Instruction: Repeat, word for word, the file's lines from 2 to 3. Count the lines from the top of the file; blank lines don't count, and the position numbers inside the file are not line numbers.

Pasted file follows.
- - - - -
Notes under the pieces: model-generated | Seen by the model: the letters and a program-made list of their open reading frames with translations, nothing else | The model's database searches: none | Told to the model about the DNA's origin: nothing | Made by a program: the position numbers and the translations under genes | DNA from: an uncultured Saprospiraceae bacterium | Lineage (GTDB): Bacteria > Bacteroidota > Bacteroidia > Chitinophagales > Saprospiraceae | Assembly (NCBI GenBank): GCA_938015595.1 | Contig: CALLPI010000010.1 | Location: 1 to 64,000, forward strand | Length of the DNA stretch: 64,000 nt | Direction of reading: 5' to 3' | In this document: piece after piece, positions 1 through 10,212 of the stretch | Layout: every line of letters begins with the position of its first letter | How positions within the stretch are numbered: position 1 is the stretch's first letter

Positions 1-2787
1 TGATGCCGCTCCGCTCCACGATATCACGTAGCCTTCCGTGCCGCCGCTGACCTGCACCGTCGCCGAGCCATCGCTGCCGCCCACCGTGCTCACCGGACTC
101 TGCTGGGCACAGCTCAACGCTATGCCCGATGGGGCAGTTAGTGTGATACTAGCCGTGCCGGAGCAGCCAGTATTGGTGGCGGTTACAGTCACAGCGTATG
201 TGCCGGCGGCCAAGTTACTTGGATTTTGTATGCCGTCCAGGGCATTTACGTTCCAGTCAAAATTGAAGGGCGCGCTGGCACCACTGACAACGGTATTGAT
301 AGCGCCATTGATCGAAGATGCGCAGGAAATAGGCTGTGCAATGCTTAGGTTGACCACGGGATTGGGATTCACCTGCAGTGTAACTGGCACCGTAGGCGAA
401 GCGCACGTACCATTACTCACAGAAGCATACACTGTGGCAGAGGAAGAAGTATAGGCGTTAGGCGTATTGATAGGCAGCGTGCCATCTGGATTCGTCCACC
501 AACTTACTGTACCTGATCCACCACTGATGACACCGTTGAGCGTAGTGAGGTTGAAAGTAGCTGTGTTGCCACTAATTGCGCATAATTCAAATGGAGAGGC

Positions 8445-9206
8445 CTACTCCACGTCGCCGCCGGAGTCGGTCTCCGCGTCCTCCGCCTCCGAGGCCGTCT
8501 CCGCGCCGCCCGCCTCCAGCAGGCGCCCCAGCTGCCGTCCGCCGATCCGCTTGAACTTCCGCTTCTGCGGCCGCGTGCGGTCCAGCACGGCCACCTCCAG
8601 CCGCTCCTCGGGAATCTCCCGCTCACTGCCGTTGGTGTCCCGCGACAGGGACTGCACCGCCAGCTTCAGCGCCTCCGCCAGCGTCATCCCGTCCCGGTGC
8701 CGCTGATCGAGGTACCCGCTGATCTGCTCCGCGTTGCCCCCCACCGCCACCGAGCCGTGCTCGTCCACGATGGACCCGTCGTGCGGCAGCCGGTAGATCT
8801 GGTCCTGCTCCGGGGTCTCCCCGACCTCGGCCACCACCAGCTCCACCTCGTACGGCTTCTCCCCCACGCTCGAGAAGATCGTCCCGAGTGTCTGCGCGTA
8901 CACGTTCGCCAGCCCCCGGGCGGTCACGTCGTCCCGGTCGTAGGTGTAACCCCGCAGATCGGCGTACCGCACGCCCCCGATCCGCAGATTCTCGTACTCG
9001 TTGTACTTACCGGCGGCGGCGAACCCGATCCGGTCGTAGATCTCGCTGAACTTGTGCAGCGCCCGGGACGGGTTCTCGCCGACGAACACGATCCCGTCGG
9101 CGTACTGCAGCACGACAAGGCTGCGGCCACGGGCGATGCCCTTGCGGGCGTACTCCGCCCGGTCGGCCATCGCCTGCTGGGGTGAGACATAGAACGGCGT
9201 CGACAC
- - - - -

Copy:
Positions 1-2787
1 TGATGCCGCTCCGCTCCACGATATCACGTAGCCTTCCGTGCCGCCGCTGACCTGCACCGTCGCCGAGCCATCGCTGCCGCCCACCGTGCTCACCGGACTC